WARSAW, Oct 1 (Reuters) – Coal mining has taken centre stage in the campaign for this month’s parliamentary election in Poland, an outsize political role that threatens the country’s hard-won economic growth and reputation in Europe.
Once a pillar of the communist-era economy, coal mines escaped the “shock therapy” that helped turn Poland into one of the European Union’s most resilient economies and a role-model for the rest of the bloc in investors’ eyes.
Successive governments have shrunk the sector, but kept it in state hands, conscious of public support for the miners, whose predecessors lost lives opposing martial law in 1981 and helped overthrow communism.
The mines have lost more than $850 million since the start of 2014 as coal prices slipped to decade lows, and efforts to prop them up have brought Poland into conflict with the European Union on both competition and environmental grounds.
The bloc wants to cut carbon dioxide emissions by at least 80 percent by 2050, and the highly polluting Polish hard coal sector will come under further scrutiny with the approach of talks on a global climate deal in late November.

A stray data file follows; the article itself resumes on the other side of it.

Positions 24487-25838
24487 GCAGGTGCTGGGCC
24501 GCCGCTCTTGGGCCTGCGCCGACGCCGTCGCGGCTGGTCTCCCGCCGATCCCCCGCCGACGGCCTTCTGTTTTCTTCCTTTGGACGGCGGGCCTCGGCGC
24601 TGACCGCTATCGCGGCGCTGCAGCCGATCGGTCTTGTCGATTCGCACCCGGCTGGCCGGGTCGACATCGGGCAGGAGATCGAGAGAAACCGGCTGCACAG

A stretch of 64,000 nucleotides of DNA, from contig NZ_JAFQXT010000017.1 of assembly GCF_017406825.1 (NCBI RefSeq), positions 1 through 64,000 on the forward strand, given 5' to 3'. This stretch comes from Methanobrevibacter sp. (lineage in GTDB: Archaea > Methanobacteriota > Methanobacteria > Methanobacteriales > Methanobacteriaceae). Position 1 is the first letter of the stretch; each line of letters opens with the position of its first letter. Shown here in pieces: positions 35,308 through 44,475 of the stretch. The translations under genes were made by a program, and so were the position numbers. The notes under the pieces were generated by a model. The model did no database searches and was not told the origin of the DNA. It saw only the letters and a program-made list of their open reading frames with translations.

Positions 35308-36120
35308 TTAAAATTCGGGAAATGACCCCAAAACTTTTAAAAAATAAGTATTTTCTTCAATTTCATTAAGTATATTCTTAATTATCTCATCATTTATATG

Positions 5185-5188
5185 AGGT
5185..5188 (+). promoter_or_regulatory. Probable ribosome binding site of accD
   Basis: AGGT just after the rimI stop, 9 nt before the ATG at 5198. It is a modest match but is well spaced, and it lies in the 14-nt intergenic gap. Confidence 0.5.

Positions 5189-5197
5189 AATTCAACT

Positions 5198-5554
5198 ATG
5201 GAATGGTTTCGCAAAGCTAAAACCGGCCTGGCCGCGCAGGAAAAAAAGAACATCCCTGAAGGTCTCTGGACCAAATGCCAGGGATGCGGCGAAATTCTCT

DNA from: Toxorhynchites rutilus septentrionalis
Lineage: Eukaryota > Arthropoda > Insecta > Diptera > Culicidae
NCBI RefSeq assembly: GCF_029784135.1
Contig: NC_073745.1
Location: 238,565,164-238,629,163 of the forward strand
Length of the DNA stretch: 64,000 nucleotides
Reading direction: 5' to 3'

The likely winners of the Oct. 25 election say they will fight harder to stop environmental curbs and protect the 96,000 remaining mining jobs, just over half the total in 2001.
It is a policy likely to transfer any burden from loss-making mines to the budget, state-owned utilities or consumers.
Even the more reform-minded current government has dodged thorough restructuring, fearing miners’ strikes would cost them votes.
The total lost by the mines since the start of 2014 is half of what all Polish businesses invested in research and development in 2013 and some analysts say the country is squandering its reputation as well as its money.
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